CDC counselors have been holding regular meetups to allow students to discuss different aspects of their career development and preparation. (ZETONG LI/The Stanford Daily)

Chad Kamisugi ’15, a member of the Vision 2020 committee, said that while he didn’t expect change to be immediate, he has already seen positive signs from the CDC staff’s efforts to reach out.

“What has been beautiful about this whole idea of meetups…has been bringing a lot of this personal connection and personal relationship-building to [the places] where students are most comfortable,” Kamisugi said. He added that even if they don’t immediately take advantage of it, more students seem to have recognized that there is a CDC counselor looking out for them and providing a safety net.

“Ultimately, I think that will have an immense impact especially as some of these freshmen and sophomores…come to need these resources even more and these relationships [between students and CDC staff] really do come to fruition,” Kamisugi said.

According to Dey, the CDC does not currently have the resources to implement all of the programming recommended under the Vision 2020 initiative. He said that he is in the process of requesting more funding from the University and hopes to eventually hire more staff and expand the CDC’s offerings.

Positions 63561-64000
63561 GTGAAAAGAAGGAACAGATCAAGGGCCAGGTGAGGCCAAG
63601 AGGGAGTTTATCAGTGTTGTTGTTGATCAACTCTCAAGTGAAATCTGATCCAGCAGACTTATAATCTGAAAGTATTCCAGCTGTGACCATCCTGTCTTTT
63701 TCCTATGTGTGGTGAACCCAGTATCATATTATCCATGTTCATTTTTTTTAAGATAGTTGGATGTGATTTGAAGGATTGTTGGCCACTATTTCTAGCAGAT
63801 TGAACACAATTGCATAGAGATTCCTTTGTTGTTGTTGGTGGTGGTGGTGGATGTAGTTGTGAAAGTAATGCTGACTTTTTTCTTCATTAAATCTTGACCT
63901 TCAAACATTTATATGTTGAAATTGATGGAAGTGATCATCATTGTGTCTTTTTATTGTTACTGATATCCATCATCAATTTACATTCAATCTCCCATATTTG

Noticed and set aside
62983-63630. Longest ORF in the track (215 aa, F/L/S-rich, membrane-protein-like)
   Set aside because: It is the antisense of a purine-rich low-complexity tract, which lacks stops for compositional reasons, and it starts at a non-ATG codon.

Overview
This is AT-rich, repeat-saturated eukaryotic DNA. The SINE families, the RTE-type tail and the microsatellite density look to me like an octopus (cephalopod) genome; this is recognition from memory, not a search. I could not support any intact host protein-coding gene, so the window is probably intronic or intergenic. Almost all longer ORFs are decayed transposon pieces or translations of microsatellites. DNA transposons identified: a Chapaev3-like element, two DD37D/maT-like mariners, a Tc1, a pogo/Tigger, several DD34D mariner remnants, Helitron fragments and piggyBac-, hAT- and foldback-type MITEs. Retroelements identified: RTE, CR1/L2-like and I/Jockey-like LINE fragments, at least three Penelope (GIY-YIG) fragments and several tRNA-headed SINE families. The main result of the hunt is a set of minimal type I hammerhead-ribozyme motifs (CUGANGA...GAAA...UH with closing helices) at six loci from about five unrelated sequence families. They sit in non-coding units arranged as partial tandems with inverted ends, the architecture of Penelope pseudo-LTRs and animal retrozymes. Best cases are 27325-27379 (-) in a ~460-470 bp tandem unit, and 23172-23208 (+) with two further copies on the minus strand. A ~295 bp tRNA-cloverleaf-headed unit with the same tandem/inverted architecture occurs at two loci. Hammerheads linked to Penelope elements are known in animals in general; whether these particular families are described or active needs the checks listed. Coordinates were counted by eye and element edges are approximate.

The next step will be to form communities around career opportunities tied to employment sectors and industries. If these frameworks are established, which Dey hopes will occur within the next year, students can begin networking with resources outside Stanford earlier in their academic careers and gain better access to mentors, internships and employment opportunities.

Ali pointed out that during their times in dormitories, student clubs and classes, students build great networks, but those networks are composed almost entirely of peers.

“The reality is that once you graduate from Stanford, you enter a different world, which is the alumni world,” Ali said. “And what you begin to realize very quickly is that…there’s a whole real network of people out that are ready, willing and able to help you achieve your professional goals.”

Dey said he eventually hopes to offer CDC programming for Stanford graduates.  For these participants, the communities will be centered on professional development goals, such as improving leadership skills or learning about entrepreneurship.

Other future plans include enhancing connections between potential employers and Stanford, linking students to experts in their fields and engaging faculty in students’ career development.

“The idea is that we’re helping you explore your career options, we’re helping you connect with opportunities [and] we’re helping you grow in your career,” Dey said. “We want the whole model of exploration, opportunities and professional development to be around this idea of connections with the Stanford network.”

Contact Jana Persky at jpersky ‘at’ stanford.edu.

Jana Persky is the president and editor in chief of Volume 246 of The Stanford Daily. She previously worked as a sports desk editor, news desk editor and managing editor of staff development at The Daily, and is majoring in Public Policy. Jana is a junior from New Canaan, Connecticut, who doesn't want to tell her mom and dad she likes the West Coast better. To contact her, please email [email protected].